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Lang.
Login Members/Mountain rescuers
220 MILLION OLFACTORY RECEPTORS
MAKE OUR DOGS INDISPENSABLE DURING
MOUNTAIN RESCUE
DOGS AND HUMANS
SAVE LIVES
The primary objective of rescue dog work in mountain rescue is the optimized training of operational teams consisting of dogs and dog handlers in order to save lives.
The Mountain Rescue Tirol currently has 61 trained avalanche and search dog teams.
The dog unit of the Mountain Rescue Tirol has a diverse area of responsibility which demands much from the dog as well as the dog handler. The teams are trained in a multi-tiered training program which lasts a minimum of three years and focuses on the search for buried individuals and missing persons in inaccessible alpine terrain.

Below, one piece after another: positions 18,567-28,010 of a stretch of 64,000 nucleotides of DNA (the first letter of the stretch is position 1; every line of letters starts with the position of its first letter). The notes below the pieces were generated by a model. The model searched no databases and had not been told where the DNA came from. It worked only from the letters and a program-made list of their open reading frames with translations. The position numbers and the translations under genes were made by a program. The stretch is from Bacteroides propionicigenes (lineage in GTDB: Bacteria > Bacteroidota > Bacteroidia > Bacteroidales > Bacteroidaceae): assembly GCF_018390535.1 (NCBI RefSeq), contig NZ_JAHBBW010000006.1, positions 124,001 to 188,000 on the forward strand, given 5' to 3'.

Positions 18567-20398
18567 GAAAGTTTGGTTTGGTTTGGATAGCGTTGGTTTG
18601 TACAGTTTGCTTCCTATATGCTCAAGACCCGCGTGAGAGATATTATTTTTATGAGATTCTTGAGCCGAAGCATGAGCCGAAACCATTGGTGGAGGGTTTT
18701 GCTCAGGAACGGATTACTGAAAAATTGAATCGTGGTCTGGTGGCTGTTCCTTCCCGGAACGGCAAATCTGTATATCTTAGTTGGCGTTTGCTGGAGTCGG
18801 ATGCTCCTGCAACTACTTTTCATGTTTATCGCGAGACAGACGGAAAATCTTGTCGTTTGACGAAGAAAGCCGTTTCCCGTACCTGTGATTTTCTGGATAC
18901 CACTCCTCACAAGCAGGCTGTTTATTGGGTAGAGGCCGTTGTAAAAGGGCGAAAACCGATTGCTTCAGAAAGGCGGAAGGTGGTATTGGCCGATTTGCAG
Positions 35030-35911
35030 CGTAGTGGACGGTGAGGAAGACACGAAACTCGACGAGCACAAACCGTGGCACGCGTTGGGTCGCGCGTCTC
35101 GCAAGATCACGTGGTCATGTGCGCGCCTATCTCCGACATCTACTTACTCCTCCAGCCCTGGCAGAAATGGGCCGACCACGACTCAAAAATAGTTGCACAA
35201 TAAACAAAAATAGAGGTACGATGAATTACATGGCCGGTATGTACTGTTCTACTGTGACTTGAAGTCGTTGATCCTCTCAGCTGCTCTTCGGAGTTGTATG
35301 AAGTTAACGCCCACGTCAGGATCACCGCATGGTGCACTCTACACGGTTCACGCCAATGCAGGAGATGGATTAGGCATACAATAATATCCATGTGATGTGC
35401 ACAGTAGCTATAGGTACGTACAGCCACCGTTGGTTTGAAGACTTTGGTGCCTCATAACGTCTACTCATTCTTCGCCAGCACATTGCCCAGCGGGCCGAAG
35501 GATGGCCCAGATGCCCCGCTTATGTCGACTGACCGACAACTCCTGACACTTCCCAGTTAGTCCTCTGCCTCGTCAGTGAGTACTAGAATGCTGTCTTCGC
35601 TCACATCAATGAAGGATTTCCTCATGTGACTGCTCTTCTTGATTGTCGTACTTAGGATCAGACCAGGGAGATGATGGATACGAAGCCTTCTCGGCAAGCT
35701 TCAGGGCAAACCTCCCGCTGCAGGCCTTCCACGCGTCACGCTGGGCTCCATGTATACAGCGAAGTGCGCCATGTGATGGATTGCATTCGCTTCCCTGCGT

Electronic means used in the search for buried and missing persons are becoming more and more prevalent in winter sports which allow for a rapid and precise pinpointing of the accident location. In the event that one of these devices fail to function or the sportsman is not carrying it with him, then the trained search dog is often the only means by which a large surface within an avalanche or an open area can be searched without having to use an excessive level of human resources.
 
Insights into the work of the dog unit
PDF Info on Sense of Smell
How do our search dogs
locate people in distress?
PDF Requirements
and Training
How can me and my dog
become part of the dog unit?
PDF Checklist for
avalanche operations
Search dogs as an important part of the
"systematic search avalanche
operations for avalanche victims"
I am in the team with my dog to help people.
"The combination of my hobbies as an avid mountain climber and dog owner provide me the drive for the time-consuming job as an avalanche dog handler."
Martin F.